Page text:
verb

noun
\ˈvərb \

Definition of verb 

(Entry 1 of 2)

: a word that characteristically is the grammatical center of a predicate and expresses an act, occurrence, or mode of being, that in various languages is inflected for agreement with the subject, for tense, for voice, for mood, or for aspect, and that typically has rather full descriptive meaning and characterizing quality but is sometimes nearly devoid of these especially when used as an auxiliary or linking verb

verb

verb
verbed; verbing

Definition of verb (Entry 2 of 2)

transitive verb

: to use (a word and especially a noun) as a verb : to make (a word) into a verb A television announcer in Vero Beach, Fla., spoke of a promise "to upkeep the beach," thus verbing a word that had been in use as an honest noun since 1884.— James Kilpatrick But it is by no means unusual for a noun to be verbed.— Theodore M. Bernstein

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Other Words from verb

Noun

verbless \ ˈvər-​bləs \ adjective

What is a verb?

Verbs are words that show an action (sing), occurrence (develop), or state of being (exist). Almost every sentence requires a verb. The basic form of a verb is known as its infinitive. The forms call, love, break, and go are all infinitives.

Almost all verbs have two other important forms called participles. Participles are forms that are used to create several verb tenses (forms that are used to show when an action happened); they can also be used as adjectives. The present participle always ends in -ing: calling, loving, breaking, going. (There is also a kind of noun, called a gerund, that is identical in form to the present participle form of a verb.) The past participle usually ends in -ed, but many past participles have irregular endings: called, loved, broken, gone.

The verb's past tense usually has the same -ed form as the past participle. For many verbs, however, the past tense is irregular. An irregular past tense is not always identical to an irregular past participle: called, loved, broke, went.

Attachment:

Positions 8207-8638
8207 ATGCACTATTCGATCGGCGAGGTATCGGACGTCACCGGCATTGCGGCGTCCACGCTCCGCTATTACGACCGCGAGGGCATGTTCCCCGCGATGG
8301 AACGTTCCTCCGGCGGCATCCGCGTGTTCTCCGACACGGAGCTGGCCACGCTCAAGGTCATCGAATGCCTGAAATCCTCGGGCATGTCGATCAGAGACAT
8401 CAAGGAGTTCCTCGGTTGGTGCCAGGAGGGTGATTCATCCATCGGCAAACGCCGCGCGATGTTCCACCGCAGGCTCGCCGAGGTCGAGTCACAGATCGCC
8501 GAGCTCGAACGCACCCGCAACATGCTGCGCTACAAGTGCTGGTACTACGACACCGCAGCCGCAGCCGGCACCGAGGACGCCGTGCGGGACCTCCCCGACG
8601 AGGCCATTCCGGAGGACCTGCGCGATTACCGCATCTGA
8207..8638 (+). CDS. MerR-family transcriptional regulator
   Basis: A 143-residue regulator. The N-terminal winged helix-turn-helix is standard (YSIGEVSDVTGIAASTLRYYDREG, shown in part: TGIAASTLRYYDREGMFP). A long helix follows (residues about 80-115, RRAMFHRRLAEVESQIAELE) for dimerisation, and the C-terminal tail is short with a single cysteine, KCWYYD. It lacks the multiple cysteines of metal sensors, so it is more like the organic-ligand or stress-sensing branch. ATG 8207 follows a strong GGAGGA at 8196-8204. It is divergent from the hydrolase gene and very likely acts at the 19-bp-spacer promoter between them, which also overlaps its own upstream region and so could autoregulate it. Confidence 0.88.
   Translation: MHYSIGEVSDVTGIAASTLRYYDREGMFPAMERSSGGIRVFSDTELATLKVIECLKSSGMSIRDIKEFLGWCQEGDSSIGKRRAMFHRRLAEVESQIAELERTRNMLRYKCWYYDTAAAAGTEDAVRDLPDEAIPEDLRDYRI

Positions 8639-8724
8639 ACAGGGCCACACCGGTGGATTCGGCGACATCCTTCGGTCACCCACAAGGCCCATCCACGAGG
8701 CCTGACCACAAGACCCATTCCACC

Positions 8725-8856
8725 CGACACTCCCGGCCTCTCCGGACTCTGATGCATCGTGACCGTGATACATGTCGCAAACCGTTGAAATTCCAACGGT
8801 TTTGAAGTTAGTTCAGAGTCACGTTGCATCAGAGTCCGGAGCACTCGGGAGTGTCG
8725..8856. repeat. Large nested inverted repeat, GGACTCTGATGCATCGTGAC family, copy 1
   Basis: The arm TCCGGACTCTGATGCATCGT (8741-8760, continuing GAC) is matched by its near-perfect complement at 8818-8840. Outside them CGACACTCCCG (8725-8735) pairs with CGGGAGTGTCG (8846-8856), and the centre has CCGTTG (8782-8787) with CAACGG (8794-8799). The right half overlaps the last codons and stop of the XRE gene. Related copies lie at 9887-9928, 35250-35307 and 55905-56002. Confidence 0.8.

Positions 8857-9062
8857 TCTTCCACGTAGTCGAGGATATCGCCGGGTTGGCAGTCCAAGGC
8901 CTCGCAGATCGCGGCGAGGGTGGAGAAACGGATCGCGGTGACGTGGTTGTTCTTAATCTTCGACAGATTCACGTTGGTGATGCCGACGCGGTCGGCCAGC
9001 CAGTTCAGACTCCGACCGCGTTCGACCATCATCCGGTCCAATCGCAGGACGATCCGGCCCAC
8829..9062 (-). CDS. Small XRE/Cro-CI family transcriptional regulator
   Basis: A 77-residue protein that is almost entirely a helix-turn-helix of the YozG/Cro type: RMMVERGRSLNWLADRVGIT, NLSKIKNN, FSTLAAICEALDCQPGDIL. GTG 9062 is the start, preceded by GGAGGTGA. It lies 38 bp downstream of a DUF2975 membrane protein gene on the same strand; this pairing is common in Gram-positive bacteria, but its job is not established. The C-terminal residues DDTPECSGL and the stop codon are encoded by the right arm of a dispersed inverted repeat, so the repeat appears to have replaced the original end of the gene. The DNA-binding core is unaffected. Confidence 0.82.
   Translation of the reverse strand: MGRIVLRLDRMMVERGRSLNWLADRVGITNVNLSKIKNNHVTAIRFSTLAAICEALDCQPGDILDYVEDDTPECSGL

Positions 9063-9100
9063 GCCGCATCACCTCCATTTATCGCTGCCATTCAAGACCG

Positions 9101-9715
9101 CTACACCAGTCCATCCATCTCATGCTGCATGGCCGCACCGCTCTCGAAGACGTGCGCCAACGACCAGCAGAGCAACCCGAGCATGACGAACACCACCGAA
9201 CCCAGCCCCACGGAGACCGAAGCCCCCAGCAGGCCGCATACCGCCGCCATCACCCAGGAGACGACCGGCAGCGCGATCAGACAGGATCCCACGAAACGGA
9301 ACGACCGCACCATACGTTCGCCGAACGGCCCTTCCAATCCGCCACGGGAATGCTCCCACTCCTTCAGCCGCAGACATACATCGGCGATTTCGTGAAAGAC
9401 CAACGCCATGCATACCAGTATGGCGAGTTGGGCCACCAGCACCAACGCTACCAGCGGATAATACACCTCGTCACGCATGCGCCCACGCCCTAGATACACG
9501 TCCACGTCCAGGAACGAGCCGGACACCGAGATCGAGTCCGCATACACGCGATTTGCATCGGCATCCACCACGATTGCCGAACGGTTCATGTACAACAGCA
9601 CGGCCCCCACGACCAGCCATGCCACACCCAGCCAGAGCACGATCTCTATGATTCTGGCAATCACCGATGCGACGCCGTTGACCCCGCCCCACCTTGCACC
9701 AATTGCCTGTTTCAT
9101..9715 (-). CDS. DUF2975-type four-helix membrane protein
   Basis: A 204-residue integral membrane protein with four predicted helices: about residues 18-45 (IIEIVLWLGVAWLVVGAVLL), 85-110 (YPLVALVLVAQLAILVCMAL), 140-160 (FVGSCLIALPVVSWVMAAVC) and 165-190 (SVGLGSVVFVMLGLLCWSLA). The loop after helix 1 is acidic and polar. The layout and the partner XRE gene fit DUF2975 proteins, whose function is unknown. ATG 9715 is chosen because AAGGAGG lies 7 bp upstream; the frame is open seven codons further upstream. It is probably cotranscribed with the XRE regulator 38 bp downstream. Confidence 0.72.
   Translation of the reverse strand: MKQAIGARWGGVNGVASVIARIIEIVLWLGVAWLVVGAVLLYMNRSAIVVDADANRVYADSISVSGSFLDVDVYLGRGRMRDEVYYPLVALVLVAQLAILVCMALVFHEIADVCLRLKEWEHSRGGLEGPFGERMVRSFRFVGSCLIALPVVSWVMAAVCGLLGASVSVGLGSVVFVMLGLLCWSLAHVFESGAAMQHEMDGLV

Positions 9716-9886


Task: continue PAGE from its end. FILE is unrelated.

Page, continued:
The two main kinds of verbs, transitive verbs and intransitive verbs, are discussed at the entries for transitive and intransitive.

Examples of verb in a Sentence

Recent Examples on the Web: Noun

More impressive were the verbs; more impressive still was the language of mood and emotion and spatial relations — more and sad and in and stupid and please and hurry and out. Jeffrey Kluger, Time, "Koko the Gorilla Wasn't Human, But She Taught Us So Much About Ourselves," 21 June 2018 Much like Uber, the ride-sharing service, Venmo became ubiquitous and morphed into a verb. Telis Demos, WSJ, "You Accidentally Sent $149 to a Stranger on Venmo? Good Luck Getting It Back," 12 July 2018 The device produces vapor in a variety of fruit and mint flavors, and is so well-known that students have turned Juul into a verb, Sward added. Dennis Thompson, chicagotribune.com, "E-cigarettes disguised as USB drives could be getting more teens hooked on nicotine," 12 Apr. 2018 More recently, the usage pattern has shifted yet again, with the mother becoming the subject of the verb. Ben Zimmer, WSJ, "Britain’s Very Old Way of Welcoming a New Baby Royal," 26 Apr. 2018 To be a citizen, in that framing of things, is to embrace the verb as well as the noun. Megan Garber, The Atlantic, "To Be a Good Citizen, First Pay Attention," 27 June 2018 With his marker and whiteboard in hand, Guy breaks down complex verbs, colloquial expressions and witty slang while teaching the history of this bustling and dynamic neighborhood. Joe Yudin, Town & Country, "How to Plan a Trip to Israel," 5 Oct. 2016 There’s the feverish energy of the titular verb, which repeats throughout the track’s propulsive, urgent chorus. Billboard Staff, Billboard, "BTS' 50 Best Songs: Critics' Picks," 12 June 2018 The go-to drink, which is technically a style, is possibly the only cocktail with a name that’s a verb. Liza Weisstuch, BostonGlobe.com, "It’s time to Smash N’ Dash," 31 May 2018

These example sentences are selected automatically from various online news sources to reflect current usage of the word 'verb.' Views expressed in the examples do not represent the opinion of Merriam-Webster or its editors. Send us feedback.

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First Known Use of verb

Noun

14th century, in the meaning defined above

Verb

1928, in the meaning defined above

History and Etymology for verb

Noun

Middle English verbe, borrowed from Anglo-French, borrowed from Latin verbum "word, verb" — more at word entry 1

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Statistics for verb

Last Updated

14 Oct 2018

Look-up Popularity

Time Traveler for verb

The first known use of verb was in the 14th century

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More Definitions for verb

verb

noun
\ˈvərb \

Kids Definition of verb

: a word that expresses an act, occurrence, or state of being

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Comments on verb

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to express warning or disapproval

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